The Epidemiology

  • Marta Díaz-MenéndezEmail author
  • Clara Crespillo-Andújar
Part of the SpringerBriefs in Immunology book series (BRIEFSIMMUN)


ZKV was first described in Uganda in 1947. It was isolated from the blood of a Rhesus monkey from the Zika Forest, during a yellow fever study and afterwards in 1948, it was also isolated from multiple Aedes africanus from the same forest. Human illness was first described in 1954, in the context of yellow fever outbreak in Nigeria. Since then, very few cases had been described in literature until 2007, when a ZIKV outbreak in Yap Island (Federated States of Micronesia) affected an estimated number of 5000 patients among the population older than 3 years. In the following years, until 2012, sporadic cases were described in some countries in Africa and Asia. In 2013, a new outbreak in Pacific Islands was estimated to affect over 30,000 people and implied an increasing number of neurological complications like Guillain–Barré syndrome (GBS). Also, in 2014 the first confirmation of the potential ZKV sexual transmission (ZIKV was isolated in a semen sample) and the first vertical transmission cases were described. In March 2015, the first ZIKV cases in America during an outbreak of exanthematous illness in Brazil (Bahia) were confirmed. During which ZIKV cases have been reported in other American and Caribbean countries and territories, with a continuous geographical expansion. At the same time, an increasing number of microcephaly and other central nervous system syndromes in newborns and GBS cases in most of these countries have been reported. On 1 February 2016, World Health Organization (WHO) declared Public Health Emergency of International Concern (PHEIC), the potential link with ZIKV infection and the microcephaly and other neurologic syndromes cases. So far, 25 countries from Americas, Africa and Asia had notified confirmed autochthonous ZIKV cases and additional seven countries have reported ongoing outbreaks of ZIKV infection.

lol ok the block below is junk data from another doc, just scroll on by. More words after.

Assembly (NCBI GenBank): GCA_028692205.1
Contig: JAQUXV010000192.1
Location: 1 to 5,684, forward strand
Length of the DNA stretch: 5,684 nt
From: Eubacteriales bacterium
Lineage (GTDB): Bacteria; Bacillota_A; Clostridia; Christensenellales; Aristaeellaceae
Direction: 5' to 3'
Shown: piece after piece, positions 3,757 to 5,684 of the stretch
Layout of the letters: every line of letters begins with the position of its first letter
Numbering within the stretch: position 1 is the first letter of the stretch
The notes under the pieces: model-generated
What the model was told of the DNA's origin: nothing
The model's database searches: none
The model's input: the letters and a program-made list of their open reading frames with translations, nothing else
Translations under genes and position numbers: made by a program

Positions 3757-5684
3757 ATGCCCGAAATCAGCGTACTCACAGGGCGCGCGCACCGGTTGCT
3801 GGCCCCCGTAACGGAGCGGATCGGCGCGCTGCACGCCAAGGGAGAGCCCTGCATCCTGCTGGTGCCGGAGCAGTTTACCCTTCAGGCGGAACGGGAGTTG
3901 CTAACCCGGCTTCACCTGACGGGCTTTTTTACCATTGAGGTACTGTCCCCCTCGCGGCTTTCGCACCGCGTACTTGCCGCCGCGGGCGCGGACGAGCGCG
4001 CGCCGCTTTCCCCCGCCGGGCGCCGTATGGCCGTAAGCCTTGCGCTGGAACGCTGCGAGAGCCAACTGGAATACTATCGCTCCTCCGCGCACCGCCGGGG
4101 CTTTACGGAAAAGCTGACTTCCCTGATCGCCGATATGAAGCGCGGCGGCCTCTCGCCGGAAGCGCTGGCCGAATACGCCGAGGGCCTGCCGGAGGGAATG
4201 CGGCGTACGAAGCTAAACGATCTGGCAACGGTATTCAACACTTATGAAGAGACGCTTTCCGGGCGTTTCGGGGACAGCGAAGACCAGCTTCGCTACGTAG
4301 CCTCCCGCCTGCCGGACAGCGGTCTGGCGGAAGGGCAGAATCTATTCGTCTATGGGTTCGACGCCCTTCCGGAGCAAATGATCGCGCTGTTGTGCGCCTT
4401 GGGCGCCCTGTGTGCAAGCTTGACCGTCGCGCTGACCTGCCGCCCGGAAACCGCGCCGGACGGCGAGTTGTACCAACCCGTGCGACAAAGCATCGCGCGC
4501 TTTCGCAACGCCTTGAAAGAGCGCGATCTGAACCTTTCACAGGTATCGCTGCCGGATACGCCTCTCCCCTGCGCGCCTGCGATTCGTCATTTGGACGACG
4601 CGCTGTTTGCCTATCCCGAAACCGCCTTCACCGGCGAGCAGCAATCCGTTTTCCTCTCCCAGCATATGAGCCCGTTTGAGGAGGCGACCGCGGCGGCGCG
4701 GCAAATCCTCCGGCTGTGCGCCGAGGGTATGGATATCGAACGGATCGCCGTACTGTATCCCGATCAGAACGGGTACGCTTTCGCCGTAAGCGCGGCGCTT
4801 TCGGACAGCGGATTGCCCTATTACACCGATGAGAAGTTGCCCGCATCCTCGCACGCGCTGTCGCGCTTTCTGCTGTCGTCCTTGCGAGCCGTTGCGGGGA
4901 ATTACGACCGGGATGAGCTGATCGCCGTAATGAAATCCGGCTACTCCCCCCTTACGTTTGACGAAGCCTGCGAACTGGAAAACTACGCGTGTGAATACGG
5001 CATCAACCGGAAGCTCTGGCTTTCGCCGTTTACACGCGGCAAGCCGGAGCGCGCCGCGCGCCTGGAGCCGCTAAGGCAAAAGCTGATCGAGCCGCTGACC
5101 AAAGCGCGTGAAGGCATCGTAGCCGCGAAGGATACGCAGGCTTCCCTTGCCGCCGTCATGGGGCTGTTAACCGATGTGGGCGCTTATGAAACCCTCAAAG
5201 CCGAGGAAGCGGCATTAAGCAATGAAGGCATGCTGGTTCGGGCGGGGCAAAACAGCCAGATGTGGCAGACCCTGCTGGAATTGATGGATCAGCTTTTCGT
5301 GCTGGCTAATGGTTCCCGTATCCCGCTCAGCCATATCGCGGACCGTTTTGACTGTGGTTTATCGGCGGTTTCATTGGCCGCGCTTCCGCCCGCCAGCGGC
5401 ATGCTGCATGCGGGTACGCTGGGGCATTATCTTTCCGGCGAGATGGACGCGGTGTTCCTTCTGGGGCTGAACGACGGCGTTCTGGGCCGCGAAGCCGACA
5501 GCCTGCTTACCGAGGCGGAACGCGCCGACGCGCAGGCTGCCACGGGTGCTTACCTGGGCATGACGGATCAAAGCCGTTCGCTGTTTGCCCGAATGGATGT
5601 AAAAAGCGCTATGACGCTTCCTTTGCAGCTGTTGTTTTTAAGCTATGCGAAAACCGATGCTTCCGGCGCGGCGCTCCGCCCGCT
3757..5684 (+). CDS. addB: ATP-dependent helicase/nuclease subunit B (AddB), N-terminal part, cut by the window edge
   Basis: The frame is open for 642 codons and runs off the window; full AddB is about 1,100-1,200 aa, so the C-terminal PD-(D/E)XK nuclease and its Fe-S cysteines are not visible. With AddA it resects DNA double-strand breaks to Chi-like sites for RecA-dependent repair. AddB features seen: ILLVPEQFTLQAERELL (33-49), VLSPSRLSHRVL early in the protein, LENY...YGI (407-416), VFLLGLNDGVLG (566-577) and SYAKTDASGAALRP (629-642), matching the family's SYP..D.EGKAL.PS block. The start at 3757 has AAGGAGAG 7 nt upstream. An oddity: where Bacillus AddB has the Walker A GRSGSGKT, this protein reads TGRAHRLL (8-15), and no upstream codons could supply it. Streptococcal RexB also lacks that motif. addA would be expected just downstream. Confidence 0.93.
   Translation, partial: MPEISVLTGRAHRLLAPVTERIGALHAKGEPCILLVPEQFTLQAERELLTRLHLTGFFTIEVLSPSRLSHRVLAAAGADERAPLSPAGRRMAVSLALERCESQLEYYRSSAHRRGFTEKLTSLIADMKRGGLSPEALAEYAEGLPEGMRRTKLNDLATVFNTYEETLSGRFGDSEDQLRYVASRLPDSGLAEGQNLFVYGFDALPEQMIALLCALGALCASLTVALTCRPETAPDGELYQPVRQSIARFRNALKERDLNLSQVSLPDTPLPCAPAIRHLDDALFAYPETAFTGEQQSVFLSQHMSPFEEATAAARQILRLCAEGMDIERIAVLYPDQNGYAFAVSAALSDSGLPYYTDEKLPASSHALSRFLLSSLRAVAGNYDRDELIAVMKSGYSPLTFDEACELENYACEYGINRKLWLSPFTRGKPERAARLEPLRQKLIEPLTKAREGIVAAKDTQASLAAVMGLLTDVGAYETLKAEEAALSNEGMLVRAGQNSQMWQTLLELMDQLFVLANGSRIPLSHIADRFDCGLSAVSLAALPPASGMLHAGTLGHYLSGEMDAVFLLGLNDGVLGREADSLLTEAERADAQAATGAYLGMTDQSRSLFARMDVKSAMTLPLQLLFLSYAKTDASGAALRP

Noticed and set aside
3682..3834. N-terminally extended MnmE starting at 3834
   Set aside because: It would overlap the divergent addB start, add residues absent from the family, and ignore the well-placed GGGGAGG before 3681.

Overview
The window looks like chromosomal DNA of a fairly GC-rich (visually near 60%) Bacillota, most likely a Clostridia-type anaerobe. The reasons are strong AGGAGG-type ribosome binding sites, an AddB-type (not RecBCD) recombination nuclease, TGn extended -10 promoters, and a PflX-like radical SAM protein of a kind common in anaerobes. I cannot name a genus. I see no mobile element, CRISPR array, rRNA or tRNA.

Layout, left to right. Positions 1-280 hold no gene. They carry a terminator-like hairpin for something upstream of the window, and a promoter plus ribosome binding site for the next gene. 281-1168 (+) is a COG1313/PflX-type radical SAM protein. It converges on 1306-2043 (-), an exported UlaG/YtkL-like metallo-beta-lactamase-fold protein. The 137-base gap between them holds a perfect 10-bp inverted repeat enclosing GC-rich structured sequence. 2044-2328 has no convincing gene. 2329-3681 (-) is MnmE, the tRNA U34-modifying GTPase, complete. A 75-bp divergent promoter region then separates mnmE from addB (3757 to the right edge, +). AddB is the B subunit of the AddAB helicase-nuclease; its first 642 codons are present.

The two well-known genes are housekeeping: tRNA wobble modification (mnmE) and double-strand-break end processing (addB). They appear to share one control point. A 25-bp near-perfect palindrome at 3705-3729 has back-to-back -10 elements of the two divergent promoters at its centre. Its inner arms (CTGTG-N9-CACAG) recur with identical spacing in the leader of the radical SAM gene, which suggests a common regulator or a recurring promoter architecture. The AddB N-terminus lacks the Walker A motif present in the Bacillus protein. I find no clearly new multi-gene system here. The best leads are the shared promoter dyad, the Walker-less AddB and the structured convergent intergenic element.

Reverse Transcription Polymerase Chain Reaction Yellow Fever Chikungunya Virus ZIKV Infection International Health Regulation 
These keywords were added by machine and not by the authors. This process is experimental and the keywords may be updated as the learning algorithm improves.


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Copyright information

© The Author(s) 2017

Authors and Affiliations

  • Marta Díaz-Menéndez
    • 1
    Email author
  • Clara Crespillo-Andújar
    • 1
  1. 1.Tropical Medicine DepartmentHospital Universitario La Paz-Carlos IIIMadridSpain

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